Lynn, from Skipton in North Yorkshire, said: "I'm missing my grandchildren so much. Please can you let me know if, after the five criteria are met, is being able to hug our closest family one of the first steps out of lockdown?"
Answering the question, chief medical officer for England Professor Chris Whitty said older and vulnerable people may continue to have to be shielded from the virus.
Suggesting some reunions may be possible at some point, Prof Whitty said it would depend on whether the woman has a "significant medical problem in a way that means she has to be shielding and she's an older person".
He said: "If she's in a group that's vulnerable, then the answer is it might well be prudent - and this will depend entirely on individual circumstances - for her not to get into a situation where she's putting herself at risk."
Prof Whitty said it was accepted that families wanted to get together, but added: "It is important that people who are vulnerable continue to be protected even after whatever the next steps are."
Dentists, opticians, vets and GP surgeries
Similar social distancing and hygiene measures are likely to be applied by opticians, vets, dental centres and GP surgeries which have already changed the way they operate.
Veterinary practices are operating a closed-door policy and have measures in place to make sure animals can be handed over safely without contact.
Chains such as Vision Express, Boots and Specsavers are currently only offering essential eye care, urgent dental hubs (UDCs) have been set up for emergencies, and most GPs are now only conducting appointments with patients over the phone or holding video consultations.
An easing of the lockdown may not necessarily lead to a surge in face-to-face appointments. Some people may continue to receive remote care once restrictions are lifted because of the technological advances that have been made during the pandemic.
EasyJet has said it plans to keep middle seats on its planes empty to maintain social distancing when flying resumes.
The low-cost carrier is mulling plans on how it will return to service after the lockdown, which is currently costing it up to £40m a week.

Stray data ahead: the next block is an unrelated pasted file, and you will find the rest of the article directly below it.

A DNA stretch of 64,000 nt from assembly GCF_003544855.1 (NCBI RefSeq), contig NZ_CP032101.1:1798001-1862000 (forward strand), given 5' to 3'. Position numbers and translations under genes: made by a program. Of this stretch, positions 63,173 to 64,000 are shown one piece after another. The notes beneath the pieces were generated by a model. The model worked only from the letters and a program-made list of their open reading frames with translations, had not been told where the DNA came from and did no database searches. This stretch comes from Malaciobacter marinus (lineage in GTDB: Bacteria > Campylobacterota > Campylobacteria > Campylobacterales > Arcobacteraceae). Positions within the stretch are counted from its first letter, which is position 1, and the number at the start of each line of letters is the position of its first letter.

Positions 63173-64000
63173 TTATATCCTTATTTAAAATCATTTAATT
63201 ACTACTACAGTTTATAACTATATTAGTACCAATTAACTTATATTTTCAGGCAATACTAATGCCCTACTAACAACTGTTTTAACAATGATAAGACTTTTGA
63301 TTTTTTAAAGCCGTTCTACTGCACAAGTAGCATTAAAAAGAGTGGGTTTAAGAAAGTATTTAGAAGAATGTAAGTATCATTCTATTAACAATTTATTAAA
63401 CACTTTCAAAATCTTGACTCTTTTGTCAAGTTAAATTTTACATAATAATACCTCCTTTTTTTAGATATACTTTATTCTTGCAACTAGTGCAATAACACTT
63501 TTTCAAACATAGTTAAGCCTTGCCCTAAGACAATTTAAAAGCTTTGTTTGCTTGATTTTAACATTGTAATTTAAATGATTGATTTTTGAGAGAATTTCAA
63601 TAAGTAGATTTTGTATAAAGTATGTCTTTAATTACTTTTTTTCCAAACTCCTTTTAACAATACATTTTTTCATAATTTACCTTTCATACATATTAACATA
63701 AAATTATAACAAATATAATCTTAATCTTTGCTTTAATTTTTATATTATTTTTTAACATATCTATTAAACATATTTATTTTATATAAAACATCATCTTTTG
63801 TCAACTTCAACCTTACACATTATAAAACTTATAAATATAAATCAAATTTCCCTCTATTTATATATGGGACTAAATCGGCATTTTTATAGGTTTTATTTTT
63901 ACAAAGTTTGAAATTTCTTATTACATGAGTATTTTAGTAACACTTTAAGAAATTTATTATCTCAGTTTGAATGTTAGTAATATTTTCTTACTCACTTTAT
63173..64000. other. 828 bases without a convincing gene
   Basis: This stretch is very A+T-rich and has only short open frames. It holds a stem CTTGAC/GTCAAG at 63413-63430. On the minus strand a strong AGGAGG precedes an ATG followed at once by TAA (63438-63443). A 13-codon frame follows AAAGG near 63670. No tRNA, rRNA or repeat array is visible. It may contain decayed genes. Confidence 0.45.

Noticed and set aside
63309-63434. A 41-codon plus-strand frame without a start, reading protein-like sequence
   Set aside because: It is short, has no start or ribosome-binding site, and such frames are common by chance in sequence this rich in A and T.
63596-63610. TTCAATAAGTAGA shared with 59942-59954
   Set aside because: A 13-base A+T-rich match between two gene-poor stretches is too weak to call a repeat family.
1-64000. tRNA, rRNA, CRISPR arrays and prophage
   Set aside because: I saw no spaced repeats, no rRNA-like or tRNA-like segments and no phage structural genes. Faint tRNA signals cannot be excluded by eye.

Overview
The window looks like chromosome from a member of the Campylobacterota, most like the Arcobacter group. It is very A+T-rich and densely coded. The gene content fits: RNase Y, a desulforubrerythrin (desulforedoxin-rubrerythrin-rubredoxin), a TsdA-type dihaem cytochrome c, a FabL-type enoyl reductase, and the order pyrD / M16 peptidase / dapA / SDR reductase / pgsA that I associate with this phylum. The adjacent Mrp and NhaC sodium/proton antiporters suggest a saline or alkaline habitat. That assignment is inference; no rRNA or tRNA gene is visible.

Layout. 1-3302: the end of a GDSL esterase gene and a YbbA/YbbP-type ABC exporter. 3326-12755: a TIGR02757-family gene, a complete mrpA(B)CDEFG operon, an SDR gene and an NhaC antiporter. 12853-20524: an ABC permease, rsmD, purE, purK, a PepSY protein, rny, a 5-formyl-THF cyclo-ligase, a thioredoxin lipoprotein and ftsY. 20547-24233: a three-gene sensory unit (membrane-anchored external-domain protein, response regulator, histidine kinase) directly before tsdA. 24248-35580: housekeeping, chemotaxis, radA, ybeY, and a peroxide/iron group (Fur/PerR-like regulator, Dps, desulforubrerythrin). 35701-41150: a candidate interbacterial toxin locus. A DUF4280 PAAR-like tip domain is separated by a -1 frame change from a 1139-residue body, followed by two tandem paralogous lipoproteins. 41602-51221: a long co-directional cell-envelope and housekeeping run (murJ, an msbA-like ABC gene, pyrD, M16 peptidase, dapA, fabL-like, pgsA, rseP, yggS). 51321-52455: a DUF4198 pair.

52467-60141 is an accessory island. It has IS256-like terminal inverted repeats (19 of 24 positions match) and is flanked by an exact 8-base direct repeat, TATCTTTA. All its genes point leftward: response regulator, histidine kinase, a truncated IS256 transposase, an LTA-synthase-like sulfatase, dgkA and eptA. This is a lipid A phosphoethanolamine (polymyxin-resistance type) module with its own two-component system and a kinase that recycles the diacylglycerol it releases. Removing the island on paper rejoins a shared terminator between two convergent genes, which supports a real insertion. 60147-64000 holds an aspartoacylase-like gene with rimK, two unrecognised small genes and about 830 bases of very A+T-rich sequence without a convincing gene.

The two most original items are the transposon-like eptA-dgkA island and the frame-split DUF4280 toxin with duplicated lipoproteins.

Its aircraft - currently all grounded - are mostly configured with three seats in a row, either side of the aisle.
The proposed change would see passengers in window and aisle seats having an empty seat next to them.
However, the boss of rival budget airline Ryanair has said that if such a move should become a condition for airlines to resume business - it should be paid for by governments.
Michael O'Leary said he expects his airline to be flying around 40% of its services by late June or early July.
Mr Raab has said officials are also looking at possible sea and airport checks, with passengers arriving in the UK required to quarantine for 14 days. This would apply to foreign tourists and UK citizens.
It is believed that it could form part of the government's "test, track and trace" policy to isolate new cases of the disease, further curbing its spread, as the numbers come down.
Football matches could be allowed to continue - without fans.
The Premier League is holding further talks this week, as it targets a return behind closed doors in June.
All 20 clubs are expected to take part in a conference call on Friday.
Culture Secretary Oliver Dowden said: "I personally have been in talks with the Premier League, with a view to getting football up and running as soon as possible in order to support the whole football community.
"But, of course, any such moves would have to be consistent with public health guidance."